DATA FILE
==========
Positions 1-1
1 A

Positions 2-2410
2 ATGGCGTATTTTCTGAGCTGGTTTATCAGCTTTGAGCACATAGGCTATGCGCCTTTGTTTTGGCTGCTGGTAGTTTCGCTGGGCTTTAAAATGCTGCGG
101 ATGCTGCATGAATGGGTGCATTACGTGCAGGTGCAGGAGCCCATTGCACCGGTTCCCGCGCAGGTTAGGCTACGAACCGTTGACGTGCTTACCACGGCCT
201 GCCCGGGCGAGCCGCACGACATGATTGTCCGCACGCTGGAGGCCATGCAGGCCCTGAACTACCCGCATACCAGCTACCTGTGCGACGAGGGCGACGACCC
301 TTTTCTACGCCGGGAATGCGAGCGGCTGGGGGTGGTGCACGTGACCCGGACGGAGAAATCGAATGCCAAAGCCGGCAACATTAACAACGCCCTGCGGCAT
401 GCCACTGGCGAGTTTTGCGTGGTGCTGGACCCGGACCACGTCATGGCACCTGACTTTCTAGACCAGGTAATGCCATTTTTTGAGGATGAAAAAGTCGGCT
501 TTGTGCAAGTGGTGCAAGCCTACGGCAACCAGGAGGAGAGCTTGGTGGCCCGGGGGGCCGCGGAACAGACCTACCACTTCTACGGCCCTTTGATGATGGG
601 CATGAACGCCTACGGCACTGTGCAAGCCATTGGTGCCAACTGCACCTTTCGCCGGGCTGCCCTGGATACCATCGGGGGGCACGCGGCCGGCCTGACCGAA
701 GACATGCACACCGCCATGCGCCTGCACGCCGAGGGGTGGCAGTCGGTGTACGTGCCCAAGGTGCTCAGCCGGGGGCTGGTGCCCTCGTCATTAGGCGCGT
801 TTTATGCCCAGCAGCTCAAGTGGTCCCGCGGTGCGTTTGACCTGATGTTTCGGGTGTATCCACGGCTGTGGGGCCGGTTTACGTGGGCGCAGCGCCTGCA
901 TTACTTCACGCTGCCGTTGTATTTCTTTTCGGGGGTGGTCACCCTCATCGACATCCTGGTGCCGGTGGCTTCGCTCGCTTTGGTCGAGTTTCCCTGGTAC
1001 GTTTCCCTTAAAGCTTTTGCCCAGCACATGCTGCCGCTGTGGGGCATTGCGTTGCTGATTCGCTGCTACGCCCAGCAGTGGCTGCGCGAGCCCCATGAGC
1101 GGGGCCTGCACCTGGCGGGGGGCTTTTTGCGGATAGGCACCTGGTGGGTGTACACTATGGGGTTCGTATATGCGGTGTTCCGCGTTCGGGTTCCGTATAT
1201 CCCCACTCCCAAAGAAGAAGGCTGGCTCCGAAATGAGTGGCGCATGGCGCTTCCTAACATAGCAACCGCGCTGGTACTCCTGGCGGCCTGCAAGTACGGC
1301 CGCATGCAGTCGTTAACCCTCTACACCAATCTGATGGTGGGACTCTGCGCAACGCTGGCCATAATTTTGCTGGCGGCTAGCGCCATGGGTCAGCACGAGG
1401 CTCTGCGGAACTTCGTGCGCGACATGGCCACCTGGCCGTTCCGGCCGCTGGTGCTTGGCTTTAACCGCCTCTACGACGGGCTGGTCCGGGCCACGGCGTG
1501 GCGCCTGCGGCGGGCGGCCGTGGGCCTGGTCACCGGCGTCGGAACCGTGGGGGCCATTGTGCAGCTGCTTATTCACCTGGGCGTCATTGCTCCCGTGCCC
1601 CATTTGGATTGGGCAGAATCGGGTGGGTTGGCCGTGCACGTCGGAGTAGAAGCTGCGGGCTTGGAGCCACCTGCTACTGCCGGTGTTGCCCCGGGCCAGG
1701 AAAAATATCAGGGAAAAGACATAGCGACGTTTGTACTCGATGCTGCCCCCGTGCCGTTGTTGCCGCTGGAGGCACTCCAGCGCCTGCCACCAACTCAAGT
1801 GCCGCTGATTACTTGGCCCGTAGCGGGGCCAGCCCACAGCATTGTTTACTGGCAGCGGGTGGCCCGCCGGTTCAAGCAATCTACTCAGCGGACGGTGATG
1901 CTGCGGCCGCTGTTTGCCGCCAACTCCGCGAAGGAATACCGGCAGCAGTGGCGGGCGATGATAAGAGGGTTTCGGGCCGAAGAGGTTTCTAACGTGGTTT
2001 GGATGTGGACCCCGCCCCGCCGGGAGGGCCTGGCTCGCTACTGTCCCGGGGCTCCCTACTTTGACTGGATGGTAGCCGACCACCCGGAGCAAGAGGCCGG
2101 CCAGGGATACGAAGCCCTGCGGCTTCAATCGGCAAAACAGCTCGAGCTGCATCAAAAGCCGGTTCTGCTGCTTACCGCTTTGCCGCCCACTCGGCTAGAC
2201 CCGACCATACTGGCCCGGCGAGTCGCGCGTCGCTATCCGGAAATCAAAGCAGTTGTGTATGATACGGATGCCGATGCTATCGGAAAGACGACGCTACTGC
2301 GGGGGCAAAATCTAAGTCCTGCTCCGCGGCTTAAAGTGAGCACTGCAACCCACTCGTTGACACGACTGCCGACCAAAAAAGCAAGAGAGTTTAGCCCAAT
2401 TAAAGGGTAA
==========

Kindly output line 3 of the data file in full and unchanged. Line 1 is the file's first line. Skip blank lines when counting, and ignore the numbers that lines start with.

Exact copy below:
Positions 2-2410